Australia’s Queensland Cabinet announced it would be constructing one of the longest electric highways in the world this week. The expanse of roadway already exists on the country’s eastern seaboard, but the $3 million plan intends to add an 18-station network between Gold Coast and Cairns City. While EV owners might not want to hazard into the outback just yet, coastal drivers will have some peace of mind traveling between Australia’s major towns.
The fast-charging network plans to provide free power for at least a year in what the environment minister, Steven Miles, explained was a bid to increase the number of electric cars on Queensland roads.
“This project is ambitious, but we want as many people as possible on board the electric vehicle revolution, as part of our transition to a low emissions future,” Miles said during the project’s announcement.
Australia intends to finish its “electric highway” within six months and compared it to the scale of California’a own “west coast green highway.” Although, there are some massive differences between the U.S. and the Land Down Under in terms of EV ownership. Australians have largely shunned electric vehicles. It’s estimated that total EV sales for the country, between 2010 and 2017 haven’t yet surpassed 5,000 units, despite the growing popularity of non-plug-in hybrids. Meanwhile, the State of California accounted for almost 250,000 plug-in deliveries between 2011 and the tail-end of 2016.
Granted, California does possess a higher overall population and an enviable charging network. But even less populous U.S. states, like Florida, surpass Australian EV sales by a margin of over 4-to-1. And there is worse news, Aussie plug-in sales have suffered a 90 percent drop after Nissan and Mitsubishi pulled the Outlander P-HEV and Nissan Leaf off of the market last year.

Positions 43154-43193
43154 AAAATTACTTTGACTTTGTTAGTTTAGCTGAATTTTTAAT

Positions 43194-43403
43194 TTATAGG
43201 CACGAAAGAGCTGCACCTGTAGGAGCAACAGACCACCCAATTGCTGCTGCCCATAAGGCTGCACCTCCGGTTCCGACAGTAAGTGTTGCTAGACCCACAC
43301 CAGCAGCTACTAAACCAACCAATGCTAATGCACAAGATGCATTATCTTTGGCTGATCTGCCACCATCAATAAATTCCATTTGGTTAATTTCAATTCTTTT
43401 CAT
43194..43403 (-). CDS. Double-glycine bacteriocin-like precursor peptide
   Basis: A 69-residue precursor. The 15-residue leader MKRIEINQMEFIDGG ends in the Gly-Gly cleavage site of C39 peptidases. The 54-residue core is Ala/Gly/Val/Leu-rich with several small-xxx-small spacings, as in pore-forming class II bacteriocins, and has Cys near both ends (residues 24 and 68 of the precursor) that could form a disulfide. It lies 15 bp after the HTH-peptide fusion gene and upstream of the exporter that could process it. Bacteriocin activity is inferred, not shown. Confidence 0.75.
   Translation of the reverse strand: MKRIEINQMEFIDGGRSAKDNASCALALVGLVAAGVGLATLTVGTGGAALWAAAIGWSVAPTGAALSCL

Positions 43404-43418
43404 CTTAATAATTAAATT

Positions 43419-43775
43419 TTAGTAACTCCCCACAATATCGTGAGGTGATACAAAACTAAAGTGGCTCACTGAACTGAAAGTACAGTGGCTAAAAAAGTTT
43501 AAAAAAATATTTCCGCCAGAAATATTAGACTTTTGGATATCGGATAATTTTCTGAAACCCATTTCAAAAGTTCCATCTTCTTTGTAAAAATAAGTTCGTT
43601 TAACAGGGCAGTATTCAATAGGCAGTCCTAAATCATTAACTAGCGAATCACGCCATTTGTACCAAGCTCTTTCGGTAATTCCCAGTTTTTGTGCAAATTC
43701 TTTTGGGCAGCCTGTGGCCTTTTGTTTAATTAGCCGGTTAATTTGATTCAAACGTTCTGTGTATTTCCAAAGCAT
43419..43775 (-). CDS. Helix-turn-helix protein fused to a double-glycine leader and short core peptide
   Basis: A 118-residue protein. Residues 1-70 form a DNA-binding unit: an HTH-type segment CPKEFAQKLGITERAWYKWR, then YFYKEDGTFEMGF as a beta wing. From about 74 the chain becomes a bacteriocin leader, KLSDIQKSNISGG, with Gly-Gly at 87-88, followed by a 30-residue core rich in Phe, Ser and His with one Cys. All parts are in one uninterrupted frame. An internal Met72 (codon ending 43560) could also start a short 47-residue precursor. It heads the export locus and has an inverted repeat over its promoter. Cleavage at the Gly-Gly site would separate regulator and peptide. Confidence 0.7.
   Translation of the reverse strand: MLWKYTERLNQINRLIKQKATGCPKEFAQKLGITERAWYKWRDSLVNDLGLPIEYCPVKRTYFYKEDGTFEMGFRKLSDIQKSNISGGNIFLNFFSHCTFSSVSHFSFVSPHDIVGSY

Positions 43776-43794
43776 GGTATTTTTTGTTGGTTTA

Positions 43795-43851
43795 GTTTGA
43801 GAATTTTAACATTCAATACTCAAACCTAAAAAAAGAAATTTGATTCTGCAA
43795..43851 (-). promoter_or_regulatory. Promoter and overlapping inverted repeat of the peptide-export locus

“The most recent Queensland Household Energy Survey showed that 50% of Queenslanders will consider an electric vehicle, plug-in hybrid or regenerative braking hybrid, when purchasing a new car in the next two years and that majority said improvements to public fast-charging infrastructure would further tempt them into purchasing an EV,” Miles stated. “The future truly is electric.”
It, assuredly, could be. But, with so few PEV options within the Australian marketplace, it’s difficult to imagine consumers actually succumbing to the implied temptation right away. With Japan’s heaviest hitters off the table, consumers are left with the Mercedes-Benz C350e and Tesla Model S as the country’s most popular options. But neither offer the affordability of Chevrolet’s Bolt, which isn’t expected to make it Australia anytime soon.
However, this hasn’t stopped the plan from receiving praise from the government or automakers hoping to sell EVs — like Audi, BMW, Hyundai, Jaguar Land Rover, Mercedes-Benz and Mitsubishi.
Behyad Jafari, chair of Australia’s Electric Vehicle Council said the Queensland Government was to be commended for its national leadership and supporting the electric vehicle industry. “I encourage all governments across Australia to follow suit, particularly as this support will help to provide motorists with increased choice of cars that are cheaper and healthier to operate.”
[Image: Bluedeviation/Flickr (CC BY-ND 2.0)]